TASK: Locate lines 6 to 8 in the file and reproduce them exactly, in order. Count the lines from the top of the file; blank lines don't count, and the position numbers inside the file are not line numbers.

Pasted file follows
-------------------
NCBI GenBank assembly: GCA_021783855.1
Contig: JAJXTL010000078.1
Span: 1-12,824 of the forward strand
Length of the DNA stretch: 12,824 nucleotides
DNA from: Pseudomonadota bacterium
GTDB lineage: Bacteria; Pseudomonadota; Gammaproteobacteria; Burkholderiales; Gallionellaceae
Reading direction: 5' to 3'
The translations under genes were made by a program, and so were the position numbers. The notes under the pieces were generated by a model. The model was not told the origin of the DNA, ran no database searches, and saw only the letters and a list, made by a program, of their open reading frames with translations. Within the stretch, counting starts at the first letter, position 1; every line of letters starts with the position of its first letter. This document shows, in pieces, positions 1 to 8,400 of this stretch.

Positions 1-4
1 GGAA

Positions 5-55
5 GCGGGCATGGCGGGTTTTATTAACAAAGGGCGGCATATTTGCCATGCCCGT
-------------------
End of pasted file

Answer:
GTDB lineage: Bacteria; Pseudomonadota; Gammaproteobacteria; Burkholderiales; Gallionellaceae
Reading direction: 5' to 3'
The translations under genes were made by a program, and so were the position numbers. The notes under the pieces were generated by a model. The model was not told the origin of the DNA, ran no database searches, and saw only the letters and a list, made by a program, of their open reading frames with translations. Within the stretch, counting starts at the first letter, position 1; every line of letters starts with the position of its first letter. This document shows, in pieces, positions 1 to 8,400 of this stretch.